Light – Reflection
Reflection of light-Laws
1- The angle of incidence is equal to the angle of reflection, and
2- The incident ray, the normal to the mirror at the point of incidence and the reflected ray, all lie in the same plane
*Image formed by a plane mirror is always virtual and erect. The size of the image is equal to that of the object. The image formed is as far behind the mirror as the object is in front of it.
1- A spherical mirror, whose reflecting surface is curved inwards i.e faces towards the centre of the sphere, is called a concave mirror.
2- A spherical mirror whose reflecting surface is curved outwards, is called a convex mirror
3- The centre of the reflecting surface of a spherical mirror is a point called the pole. It lies on the surface of the mirror.
Uses of concave mirrors
1- Concave mirrors are often used as shaving mirrors to see a larger image of the face.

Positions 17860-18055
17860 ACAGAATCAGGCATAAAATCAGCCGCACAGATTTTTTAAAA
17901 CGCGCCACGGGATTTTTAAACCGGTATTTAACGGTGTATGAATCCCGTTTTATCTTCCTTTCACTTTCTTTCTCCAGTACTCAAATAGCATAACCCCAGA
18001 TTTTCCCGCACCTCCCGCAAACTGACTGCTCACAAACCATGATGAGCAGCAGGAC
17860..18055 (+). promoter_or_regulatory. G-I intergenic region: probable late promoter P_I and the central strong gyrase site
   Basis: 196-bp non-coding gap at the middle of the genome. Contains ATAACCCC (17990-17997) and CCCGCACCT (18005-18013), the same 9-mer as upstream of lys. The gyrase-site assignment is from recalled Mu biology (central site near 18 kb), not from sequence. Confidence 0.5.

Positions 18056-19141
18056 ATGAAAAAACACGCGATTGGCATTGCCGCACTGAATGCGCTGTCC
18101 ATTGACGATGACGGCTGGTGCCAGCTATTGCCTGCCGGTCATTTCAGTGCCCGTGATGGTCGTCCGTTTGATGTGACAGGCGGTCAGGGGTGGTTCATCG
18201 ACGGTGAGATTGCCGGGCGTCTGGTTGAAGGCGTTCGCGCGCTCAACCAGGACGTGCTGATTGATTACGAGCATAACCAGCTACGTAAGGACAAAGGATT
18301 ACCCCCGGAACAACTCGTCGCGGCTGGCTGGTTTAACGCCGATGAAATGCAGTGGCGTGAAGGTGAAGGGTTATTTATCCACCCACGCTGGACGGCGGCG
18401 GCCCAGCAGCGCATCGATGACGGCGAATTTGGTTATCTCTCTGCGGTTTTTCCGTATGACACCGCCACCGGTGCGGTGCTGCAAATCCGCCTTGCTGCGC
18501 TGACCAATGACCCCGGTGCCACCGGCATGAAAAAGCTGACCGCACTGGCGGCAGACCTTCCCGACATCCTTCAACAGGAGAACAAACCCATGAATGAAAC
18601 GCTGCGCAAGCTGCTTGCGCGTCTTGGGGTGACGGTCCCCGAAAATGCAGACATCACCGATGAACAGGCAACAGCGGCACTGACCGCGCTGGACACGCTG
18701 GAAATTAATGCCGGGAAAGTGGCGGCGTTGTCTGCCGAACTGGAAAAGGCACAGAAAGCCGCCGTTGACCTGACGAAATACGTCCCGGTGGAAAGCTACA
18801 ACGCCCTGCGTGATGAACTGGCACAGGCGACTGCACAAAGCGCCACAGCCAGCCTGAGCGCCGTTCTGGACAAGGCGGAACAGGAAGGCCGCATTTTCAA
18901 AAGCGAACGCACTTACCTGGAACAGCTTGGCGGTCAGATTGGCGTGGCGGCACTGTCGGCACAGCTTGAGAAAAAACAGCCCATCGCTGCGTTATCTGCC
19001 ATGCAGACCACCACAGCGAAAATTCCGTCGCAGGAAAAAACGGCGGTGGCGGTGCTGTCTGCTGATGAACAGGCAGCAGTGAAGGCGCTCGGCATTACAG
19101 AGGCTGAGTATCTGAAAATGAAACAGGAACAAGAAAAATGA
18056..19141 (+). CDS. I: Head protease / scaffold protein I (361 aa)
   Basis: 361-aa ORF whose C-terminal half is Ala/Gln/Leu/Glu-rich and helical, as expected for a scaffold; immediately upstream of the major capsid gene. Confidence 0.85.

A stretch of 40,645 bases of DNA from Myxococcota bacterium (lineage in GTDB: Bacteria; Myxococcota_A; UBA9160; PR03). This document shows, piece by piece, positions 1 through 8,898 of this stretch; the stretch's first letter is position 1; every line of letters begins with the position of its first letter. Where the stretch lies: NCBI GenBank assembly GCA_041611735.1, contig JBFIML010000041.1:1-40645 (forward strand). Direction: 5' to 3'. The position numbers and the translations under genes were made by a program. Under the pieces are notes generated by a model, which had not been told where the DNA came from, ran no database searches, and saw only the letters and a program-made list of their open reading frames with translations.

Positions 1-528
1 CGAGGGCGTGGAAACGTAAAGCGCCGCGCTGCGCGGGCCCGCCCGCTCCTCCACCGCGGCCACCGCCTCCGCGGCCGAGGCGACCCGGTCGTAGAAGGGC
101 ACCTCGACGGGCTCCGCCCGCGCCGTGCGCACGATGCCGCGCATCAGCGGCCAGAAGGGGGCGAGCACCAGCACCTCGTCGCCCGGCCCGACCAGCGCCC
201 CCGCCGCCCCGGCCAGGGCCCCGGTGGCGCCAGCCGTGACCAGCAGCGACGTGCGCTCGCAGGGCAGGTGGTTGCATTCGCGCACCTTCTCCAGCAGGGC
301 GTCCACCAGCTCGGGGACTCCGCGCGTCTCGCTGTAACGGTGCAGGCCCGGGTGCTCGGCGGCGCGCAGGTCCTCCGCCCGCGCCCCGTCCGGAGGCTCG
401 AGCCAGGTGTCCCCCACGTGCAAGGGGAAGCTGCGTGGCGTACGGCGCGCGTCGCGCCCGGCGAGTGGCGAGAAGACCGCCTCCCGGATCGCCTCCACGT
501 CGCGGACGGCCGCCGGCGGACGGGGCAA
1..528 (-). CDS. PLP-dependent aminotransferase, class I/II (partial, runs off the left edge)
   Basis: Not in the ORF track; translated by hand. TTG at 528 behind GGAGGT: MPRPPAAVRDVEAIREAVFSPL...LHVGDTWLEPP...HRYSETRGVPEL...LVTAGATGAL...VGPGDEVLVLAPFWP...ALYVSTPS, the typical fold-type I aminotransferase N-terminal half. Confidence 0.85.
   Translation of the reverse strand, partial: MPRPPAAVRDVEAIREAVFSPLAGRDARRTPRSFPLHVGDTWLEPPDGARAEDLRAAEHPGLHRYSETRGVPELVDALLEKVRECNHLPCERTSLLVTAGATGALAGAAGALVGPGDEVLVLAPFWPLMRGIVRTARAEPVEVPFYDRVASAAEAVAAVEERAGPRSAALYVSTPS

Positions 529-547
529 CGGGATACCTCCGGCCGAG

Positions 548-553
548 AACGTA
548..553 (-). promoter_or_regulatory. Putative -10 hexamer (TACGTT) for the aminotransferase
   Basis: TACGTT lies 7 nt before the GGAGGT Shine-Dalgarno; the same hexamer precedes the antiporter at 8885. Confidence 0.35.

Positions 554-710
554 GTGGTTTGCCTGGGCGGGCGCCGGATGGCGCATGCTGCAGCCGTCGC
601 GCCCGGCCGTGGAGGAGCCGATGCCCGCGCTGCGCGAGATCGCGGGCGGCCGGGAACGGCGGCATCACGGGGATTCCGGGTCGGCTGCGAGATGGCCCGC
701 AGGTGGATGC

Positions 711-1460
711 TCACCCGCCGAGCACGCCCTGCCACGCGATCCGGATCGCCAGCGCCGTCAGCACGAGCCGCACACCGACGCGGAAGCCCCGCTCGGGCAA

2-They are commonly used in torches, search-lights and vehicles headlights to get powerful parallel beams of light.
3- The dentists use concave mirrors to see large images of the teeth of patients.
4-Large concave mirrors are used to concentrate sunlight to produce heat in solar furnaces.
Uses of convex mirrors
1- Convex mirrors are fitted on the sides of the vehicle, enabling the driver to see traffic behind to facilitate safe driving.
2- Convex mirrors are commonly used as rear-view (wing) mirrors in vehicles.
3- Convex mirrors are preferred as they give an erect, though diminished, image.
(Visited 94 times, 1 visits today)